More than 1.5 million patients are in hospice care across the country, according to the latest data from the Centers for Disease Control and Prevention (CDC). These are terminally ill patients who require an attentive caregiver to ensure their comfort and quality of life at the end of their lives. While serving in hospice care can be challenging, many nurses are drawn to this work because they have compassion for the terminally ill and their families, and because they favor the intimacy found in hospice settings and patients’ homes.
Serving as a hospice nurse requires high-level nursing skills as well as emotional fortitude. An advanced nursing education can help cultivate these assets. For aspiring and working nursing professionals who are exploring this career path, it may be helpful to start with two questions: What is a hospice nurse? And what does a hospice nurse do?
What Is a Hospice Nurse?
Hospice care refers to a type of specialized care that is made available to patients who have advanced and life-limiting illnesses. With hospice care, the goal is not recovery, but rather to ensure the patient’s comfort and dignity in their final days.
Hospice care is often conflated with palliative care, but there’s a key distinction between the two. The latter entails specialized medical care for patients living with a serious illness that can potentially be cured, while the former encompasses end-of-life care.
Nurses who enter the field of hospice care typically work in one of two environments: They treat patients either in specialized hospice facilities or in the patient’s homes.
A unique aspect of hospice nursing is that the care provided isn’t strictly limited to the patient. While hospice nurses are tasked with keeping the patient comfortable and improving their quality of life, they may also be called upon to provide emotional support to family members, many of whom are in the early stages of grieving in anticipation of their loved one’s death.
What Does a Hospice Nurse Do Day to Day?
While a hospice nurse’s day-to-day duties vary by patient, their most common responsibilities include:
- Administering medication. Patients who are in hospice care often live with chronic symptoms, including pain and nausea. Part of the hospice nurse’s job is to monitor their medication levels and administer any treatments needed to ensure comfort.
- Monitoring patients’ vital signs. The hospice nurse is tasked with measuring and monitoring patients’ vital signs, which can indicate the progression of their disease and also reveal when additional interventions may be needed.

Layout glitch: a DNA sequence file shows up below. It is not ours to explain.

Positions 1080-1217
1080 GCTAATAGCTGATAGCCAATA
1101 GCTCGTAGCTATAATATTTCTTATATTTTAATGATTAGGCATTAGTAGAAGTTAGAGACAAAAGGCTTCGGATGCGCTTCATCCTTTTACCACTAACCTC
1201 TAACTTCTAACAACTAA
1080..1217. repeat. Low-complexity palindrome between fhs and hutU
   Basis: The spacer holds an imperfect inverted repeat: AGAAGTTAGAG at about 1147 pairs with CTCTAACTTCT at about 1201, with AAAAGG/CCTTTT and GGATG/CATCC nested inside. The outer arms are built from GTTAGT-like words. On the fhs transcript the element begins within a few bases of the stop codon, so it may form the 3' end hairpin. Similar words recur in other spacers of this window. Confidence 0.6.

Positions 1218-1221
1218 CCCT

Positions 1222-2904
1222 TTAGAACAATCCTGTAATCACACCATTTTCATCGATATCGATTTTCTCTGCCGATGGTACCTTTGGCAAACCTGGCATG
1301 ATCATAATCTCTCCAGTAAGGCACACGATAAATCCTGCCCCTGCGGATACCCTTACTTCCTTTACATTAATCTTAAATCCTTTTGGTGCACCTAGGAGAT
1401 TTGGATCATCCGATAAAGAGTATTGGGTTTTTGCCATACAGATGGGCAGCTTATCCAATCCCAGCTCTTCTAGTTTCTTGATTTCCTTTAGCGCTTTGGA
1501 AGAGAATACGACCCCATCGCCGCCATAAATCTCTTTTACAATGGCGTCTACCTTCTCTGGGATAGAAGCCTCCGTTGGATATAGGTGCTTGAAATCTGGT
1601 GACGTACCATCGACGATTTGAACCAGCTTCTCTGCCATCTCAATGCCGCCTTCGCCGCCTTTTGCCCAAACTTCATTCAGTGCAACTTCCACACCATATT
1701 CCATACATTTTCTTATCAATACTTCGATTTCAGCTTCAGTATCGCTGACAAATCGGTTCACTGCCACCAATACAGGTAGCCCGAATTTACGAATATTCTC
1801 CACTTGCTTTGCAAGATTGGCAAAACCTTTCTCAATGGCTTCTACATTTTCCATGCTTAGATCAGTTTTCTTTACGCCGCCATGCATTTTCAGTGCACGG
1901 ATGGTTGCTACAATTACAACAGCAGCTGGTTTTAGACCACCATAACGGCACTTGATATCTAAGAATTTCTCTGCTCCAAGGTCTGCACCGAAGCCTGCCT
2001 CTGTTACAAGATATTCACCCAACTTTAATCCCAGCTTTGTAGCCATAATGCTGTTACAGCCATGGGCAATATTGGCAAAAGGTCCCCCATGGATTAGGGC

- Employing therapeutic interventions. To keep patients as comfortable as possible, hospice nurses may also need to employ nonpharmaceutical interventions. These vary by patient but may include things like massage or meditation practices.
- Providing up-to-date information. As a patient’s symptoms progress, family members will naturally want to be kept in the loop. A crucial aspect of what a hospice nurse does involves providing ongoing education and patient updates to loved ones.
- Collaborating with other caregivers. Hospice nurses work as part of a larger team, which may include doctors, other nurses, and spiritual advisers. Collaboration is a key part of the job, as all parties work together to promote patients’ well-being and comfort.
How to Become a Hospice Nurse
Hospice nursing can be a rewarding career for those who feel a strong call to support the terminally ill. The key steps to becoming a hospice nurse include the following:
- Earn a nursing degree. An important starting point is earning either a bachelor’s or an associate degree in nursing, which can provide a solid foundation in basic patient care principles.
- Become a registered nurse. Following the completion of an undergraduate degree, the next step is sitting for a licensure exam and, ultimately, becoming a registered nurse (RN).
- Gain experience. To succeed in hospice nursing, nurses should have plenty of experience providing direct patient care, particularly with terminally ill patients or those with chronic conditions.
- Seek advanced education and/or certification. Continuing nursing education is a valuable way for RNs to keep their patient care skills sharp, pursue career advancement, and develop specialized skills.
This can be a worthwhile trajectory for any nurses who are drawn to the opportunity to facilitate more intimate relationships with their patients and their patient’s families or to work in private homes or smaller care facilities, as opposed to hospitals. While nursing professionals of various educational levels can be involved in hospice care, nurse practitioners (NPs) play a key role. Hospice NPs are advanced practice registered nurses (APRNs) who specialize in hospice care. Because of their advanced education and training, hospice NPs have greater autonomy than RNs and can provide more comprehensive care, including prescribing medication.
Focusing on Quality and Comfort
When faced with advanced and life-limiting illnesses, many patients opt to forgo uncomfortable treatments and choose to spend their final days in a more pleasant place than a hospital. Hospice nurses play an essential role in supporting these patients, helping them to be comfortable and to have the best possible quality of life as they approach the end of their lives.
One way to prepare for an effective hospice nursing career is to pursue an advanced education, such as through Regis College’s online Post-Master’s Certificate in Nursing program, which offers multiple specializations, including in adult gerontology. Earning a nursing certificate can equip you with the types of skills you’ll need to ensure patients in hospice care have the best possible experience in their final days.